Advertisement

After humbling freshman season, St. Rita’s Jack Hogan takes Catholic League title. Now? ‘I want to win state.’

St. Rita’s Jack Hogan had some success as a freshman last season, but he also had some humbling experiences wrestling against the Catholic League’s best.

As a sophomore, Hogan has avenged many of those losses. And he’s now a Catholic League champion.

“I beat kids I’ve lost to, got destroyed by last year,” Hogan said. “I beat them bad this time. Honestly, it’s just coming back and being better. It feels good.”

Hogan (28-5) won the 106-pound title at Saturday’s Catholic League Meet, beating Mount Carmel’s Kavel Moore 13-8 in the finals.

With the Mustangs hosting the event for the first time in several years, Hogan was the home team’s lone champion.

“It was a great win for him,” St. Rita coach Dan Gilbert said. “He’s starting to believe in himself. He’s coming along. Last year, he took fourth in the CCL. He set a goal this year to win it.”

Hogan, who is ranked fourth in Class 2A at 106 by Illinois Matmen, isn’t satisfied, either.

He’s heading into the postseason with plenty of motivation. Last winter, he ended up one win short of qualifying for state. He was pinned by Hinsdale South’s Mikey Wallace in the consolation semifinals — also known as the “blood round” — of the Hinsdale South Sectional.

“I lost to a kid who I beat the week before,” Hogan said. “I’d killed him. I was overconfident. I didn’t think he was that big of a deal.

“After losing that match, it was hard.”

For Hogan, it was a lesson learned and would be fuel for his offseason fire.

“I thought about it all summer,” he said. “I knew I had to come back and be better. I worked through it, had two practices a day and had my whole schedule knocked out so I was ready.”

That’s showing in Hogan’s results. And Gilbert is impressed with how Hogan has dealt with last year’s setback.

“You go one of two ways after something like that,” Gilbert said. “You have to pick the right path. The kids who come to our school, we always talk about that. You’re always going to fail. It’s what you do with your failures.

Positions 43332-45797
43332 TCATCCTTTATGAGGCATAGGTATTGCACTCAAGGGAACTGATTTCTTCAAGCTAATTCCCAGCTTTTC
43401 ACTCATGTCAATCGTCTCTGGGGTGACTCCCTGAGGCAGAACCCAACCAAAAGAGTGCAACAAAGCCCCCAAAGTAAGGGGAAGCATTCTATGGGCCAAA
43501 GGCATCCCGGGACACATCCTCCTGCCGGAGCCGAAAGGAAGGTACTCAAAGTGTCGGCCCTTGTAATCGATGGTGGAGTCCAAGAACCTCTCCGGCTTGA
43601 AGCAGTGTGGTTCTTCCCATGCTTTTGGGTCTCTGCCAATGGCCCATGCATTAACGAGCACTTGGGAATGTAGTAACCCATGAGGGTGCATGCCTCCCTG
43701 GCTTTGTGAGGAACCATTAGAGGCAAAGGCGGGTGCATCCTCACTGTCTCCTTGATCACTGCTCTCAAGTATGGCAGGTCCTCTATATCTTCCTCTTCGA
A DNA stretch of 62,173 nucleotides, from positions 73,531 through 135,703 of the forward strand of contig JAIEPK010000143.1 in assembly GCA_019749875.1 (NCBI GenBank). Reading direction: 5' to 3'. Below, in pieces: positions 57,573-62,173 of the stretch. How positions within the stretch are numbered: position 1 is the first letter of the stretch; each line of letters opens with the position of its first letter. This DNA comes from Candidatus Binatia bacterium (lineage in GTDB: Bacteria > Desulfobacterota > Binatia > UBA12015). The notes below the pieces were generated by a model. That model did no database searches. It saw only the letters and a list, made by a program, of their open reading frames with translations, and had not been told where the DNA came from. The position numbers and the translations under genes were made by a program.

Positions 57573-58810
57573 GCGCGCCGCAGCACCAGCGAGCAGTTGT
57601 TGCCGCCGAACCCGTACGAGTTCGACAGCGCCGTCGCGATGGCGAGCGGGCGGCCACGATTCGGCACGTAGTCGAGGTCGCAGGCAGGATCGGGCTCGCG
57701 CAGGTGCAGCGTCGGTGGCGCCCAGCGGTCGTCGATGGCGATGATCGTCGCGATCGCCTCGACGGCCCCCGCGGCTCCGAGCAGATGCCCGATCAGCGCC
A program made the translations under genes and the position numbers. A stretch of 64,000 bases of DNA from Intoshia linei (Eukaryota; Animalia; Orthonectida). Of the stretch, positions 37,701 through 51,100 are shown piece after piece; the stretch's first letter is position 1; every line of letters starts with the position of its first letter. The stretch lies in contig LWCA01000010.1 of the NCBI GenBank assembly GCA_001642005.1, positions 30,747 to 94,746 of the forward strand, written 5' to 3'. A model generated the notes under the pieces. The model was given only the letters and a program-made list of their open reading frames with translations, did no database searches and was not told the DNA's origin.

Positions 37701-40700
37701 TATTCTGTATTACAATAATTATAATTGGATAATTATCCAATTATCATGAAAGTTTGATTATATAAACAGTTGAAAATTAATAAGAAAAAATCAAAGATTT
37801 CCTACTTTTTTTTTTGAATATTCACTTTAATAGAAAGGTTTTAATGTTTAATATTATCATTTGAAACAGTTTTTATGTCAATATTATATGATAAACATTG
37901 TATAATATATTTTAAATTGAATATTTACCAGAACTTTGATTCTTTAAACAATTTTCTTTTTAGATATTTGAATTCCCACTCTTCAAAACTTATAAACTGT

“If we build off that and become better men and better wrestlers, that helps prepare you for life.”

Hogan has wrestled since he was 6 years old. His uncle, Jim Ferguson, wrestled at Rutgers.

Another role model is his older brother, Kevin, who wrestled at Peotone and is continuing his career at Central College in Iowa.

“I saw him working hard,” Hogan said of his brother. “He’d go in my uncle’s basement for practice. I knew if I wanted to be good, I had to put more work in and step up. I had to outwork other people.”

When he matches up with his older brother, Hogan has always been at a size disadvantage. Just like his losses as a freshman, being beaten by his older brother made him better.

“He was a little bit bigger than me,” Jack said. “He beat me up. I’ve cried a few times. It made me stronger in the end.”

Now, Hogan seems primed for a big run at the state podium. Gilbert sure thinks so.

“He’s right there,” Gilbert said. “We set our goal to be a state placer this year. Now, I think we’ll set our goals a little higher — top three.”

Hogan, however, has his sights set even higher.

“I want to win state,” Hogan said. “It’s going to take a lot. I’ve got to be confident, be smart all the way through. Not overlook people and be overconfident.

“I’ve got to keep my head on straight.”